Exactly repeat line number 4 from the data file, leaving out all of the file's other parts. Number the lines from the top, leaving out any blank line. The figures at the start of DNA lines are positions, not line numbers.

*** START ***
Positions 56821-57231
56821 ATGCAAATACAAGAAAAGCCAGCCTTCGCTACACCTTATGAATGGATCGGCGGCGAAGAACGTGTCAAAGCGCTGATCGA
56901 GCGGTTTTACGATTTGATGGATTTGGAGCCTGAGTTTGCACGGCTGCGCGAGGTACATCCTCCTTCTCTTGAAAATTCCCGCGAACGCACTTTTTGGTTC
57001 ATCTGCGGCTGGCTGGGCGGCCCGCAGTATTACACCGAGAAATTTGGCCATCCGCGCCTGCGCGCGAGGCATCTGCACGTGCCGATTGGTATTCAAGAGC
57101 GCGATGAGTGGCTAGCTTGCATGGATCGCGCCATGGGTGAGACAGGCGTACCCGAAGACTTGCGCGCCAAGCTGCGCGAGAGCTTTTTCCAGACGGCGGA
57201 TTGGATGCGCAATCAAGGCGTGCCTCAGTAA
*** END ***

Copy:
57001 ATCTGCGGCTGGCTGGGCGGCCCGCAGTATTACACCGAGAAATTTGGCCATCCGCGCCTGCGCGCGAGGCATCTGCACGTGCCGATTGGTATTCAAGAGC